The second fact is that across thirteen American cities (including New York, Los Angeles, and Chicago), the Black arrest rate for violent crime (murder, rape, robbery, and physical assault) is around 9 to 11 times the rate for Whites; the Latino arrest rate for violent crime is about 2 to 3 times the White rate; and the Asian arrest rate for violent crime is extremely low. It is unlikely that this arrest data shows the racism of the police, who might arrest Blacks and Latinos based on scant or fabricated evidence. This is particularly clear in arrests for murder, where it is usually clear that a crime has occurred. Moreover, when Blacks are murdered, the perpetrator is usually Black. In New York City, the dataset of all shootings from 2006 to 2017 show that of the 1,906 Black deaths, 89% were killed by Blacks, 10% were killed by Latinos, and only 0.6% were killed by Whites. It is hard to explain these higher arrest rates for Blacks as created by a racist criminal justice system.
And yet Murray stresses that these differences in the means (the averages) for racial groups tell us nothing about individuals. Most of the individuals in all racial groups never commit a violent crime. And many individuals in every racial group score high on IQ tests. That's why Murray can say that although racial group differences are important for understanding social problems, these racial differences should not influence how we treat individuals; and even as we recognize these racial differences, we can still affirm the American principle that all individuals are equal in their rights before the law.
GROUP IDENTITY EGALITARIANISM DENIES AMERICAN INDIVIDUALISM
Murray sees the American founding principles in the Declaration of Independence as affirming that government should ideally secure the equality of individual rights, with the understanding that this equality means equality of opportunity but not equality of outcome. People should be equal in their rights under the law. But they are unequal in their individual traits, so that some will be more successful than others in some sectors of social life. Even so, all should be equally free to find their places in life where they can pursue the happiness that comes from a lasting, deep, and justified satisfaction with life as a whole.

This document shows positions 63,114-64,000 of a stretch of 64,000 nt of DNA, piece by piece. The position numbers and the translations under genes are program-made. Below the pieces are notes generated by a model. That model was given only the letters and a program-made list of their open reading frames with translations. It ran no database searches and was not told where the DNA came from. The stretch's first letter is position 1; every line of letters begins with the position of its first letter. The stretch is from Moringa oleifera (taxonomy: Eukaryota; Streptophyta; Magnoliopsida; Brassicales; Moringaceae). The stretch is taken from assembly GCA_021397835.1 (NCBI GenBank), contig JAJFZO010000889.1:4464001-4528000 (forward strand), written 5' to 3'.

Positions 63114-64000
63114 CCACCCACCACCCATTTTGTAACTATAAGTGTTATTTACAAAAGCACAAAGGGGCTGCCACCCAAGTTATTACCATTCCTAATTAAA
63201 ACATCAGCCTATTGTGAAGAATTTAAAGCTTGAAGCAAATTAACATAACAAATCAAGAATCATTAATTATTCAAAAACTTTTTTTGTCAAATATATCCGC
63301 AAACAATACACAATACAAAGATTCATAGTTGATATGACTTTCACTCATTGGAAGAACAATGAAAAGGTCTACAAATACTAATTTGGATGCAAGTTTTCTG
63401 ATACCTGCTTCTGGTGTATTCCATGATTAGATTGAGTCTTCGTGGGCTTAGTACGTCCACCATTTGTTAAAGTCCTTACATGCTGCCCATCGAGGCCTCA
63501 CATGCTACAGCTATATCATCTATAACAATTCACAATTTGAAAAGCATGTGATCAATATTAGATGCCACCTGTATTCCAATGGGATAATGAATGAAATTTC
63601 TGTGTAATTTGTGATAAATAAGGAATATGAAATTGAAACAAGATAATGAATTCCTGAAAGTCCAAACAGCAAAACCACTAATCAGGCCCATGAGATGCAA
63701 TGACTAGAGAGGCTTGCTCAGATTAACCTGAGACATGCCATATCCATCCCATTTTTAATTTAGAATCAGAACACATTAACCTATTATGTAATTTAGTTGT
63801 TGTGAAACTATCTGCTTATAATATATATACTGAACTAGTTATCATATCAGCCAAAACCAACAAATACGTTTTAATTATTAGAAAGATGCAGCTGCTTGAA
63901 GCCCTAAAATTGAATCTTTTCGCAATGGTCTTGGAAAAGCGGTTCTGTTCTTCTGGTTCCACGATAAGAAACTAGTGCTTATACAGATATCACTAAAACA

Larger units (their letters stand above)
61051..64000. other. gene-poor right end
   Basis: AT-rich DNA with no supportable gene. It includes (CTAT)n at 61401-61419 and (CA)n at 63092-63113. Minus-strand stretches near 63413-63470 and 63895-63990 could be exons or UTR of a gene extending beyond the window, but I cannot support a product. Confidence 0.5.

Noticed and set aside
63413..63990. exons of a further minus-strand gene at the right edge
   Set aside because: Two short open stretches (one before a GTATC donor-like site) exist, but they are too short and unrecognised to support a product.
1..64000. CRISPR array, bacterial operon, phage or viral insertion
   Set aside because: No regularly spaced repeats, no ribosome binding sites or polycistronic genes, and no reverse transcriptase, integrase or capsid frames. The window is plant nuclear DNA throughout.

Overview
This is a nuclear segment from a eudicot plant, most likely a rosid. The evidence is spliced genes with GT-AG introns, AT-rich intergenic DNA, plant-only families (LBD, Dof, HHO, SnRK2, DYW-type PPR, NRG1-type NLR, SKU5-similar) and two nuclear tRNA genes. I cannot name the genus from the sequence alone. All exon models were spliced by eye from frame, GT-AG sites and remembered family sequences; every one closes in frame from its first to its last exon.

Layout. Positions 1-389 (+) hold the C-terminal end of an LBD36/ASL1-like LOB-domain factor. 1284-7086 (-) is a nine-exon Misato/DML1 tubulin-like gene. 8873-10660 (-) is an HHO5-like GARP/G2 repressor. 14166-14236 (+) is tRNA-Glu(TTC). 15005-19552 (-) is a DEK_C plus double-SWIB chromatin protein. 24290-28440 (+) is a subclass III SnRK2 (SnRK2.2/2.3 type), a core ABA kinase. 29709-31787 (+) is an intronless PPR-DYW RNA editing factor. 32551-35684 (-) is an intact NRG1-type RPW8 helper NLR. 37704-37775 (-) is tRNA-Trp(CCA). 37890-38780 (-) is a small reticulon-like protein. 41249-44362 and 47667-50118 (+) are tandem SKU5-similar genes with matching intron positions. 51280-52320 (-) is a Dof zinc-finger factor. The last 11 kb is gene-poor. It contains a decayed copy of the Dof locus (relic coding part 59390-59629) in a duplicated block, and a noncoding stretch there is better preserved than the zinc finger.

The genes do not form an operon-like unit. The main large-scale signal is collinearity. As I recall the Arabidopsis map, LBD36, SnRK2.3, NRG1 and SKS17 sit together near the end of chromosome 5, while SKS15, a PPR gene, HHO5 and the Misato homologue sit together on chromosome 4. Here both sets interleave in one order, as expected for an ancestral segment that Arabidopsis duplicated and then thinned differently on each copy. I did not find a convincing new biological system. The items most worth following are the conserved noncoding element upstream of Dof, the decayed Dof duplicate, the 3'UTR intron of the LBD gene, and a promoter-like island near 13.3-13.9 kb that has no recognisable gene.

Murray laments, however, that these founding principles came under attack in 1964 (with the passage of the Civil Rights Act) and in 1965 (with Lyndon Johnson's policy of Affirmative Action). At this point, some leaders of the civil rights movement began to shift their focus from individual rights in the pursuit of equality of opportunity to group rights in the pursuit of equality of results. This created a conflict in American ideals between individualism and egalitarianism.
The new egalitarianism assumed that there was no natural human diversity, no differences between the races or the sexes, because all human beings were born with the same abilities and propensities that should produce equal outcomes in life as long as those abilities and propensities were properly cultivated by the social environment. And therefore any racial or sexual differences in social life must be the product of racist or sexist bigotry favoring White males over women and racial minorities.
To overcome this social injustice from racism and sexism, the American government should promote preferential treatment for Blacks and women--particularly, when they were applying for jobs or for admission to schools. Originally, affirmative action was a moderate policy of compensatory action to rectify past injustices against Blacks and women: if there were Black and female applicants for a job or a school who were as well qualified as the White male applicants, those Black and female applicants should be favored. But then affirmative action became an aggressive policy of preferential treatment in which even less qualified Blacks and women would have to be chosen. And so, for example, as Murray shows, the elite universities in America have accepted Black applicants whose admission test scores are far below those for White applicants who have been denied admission.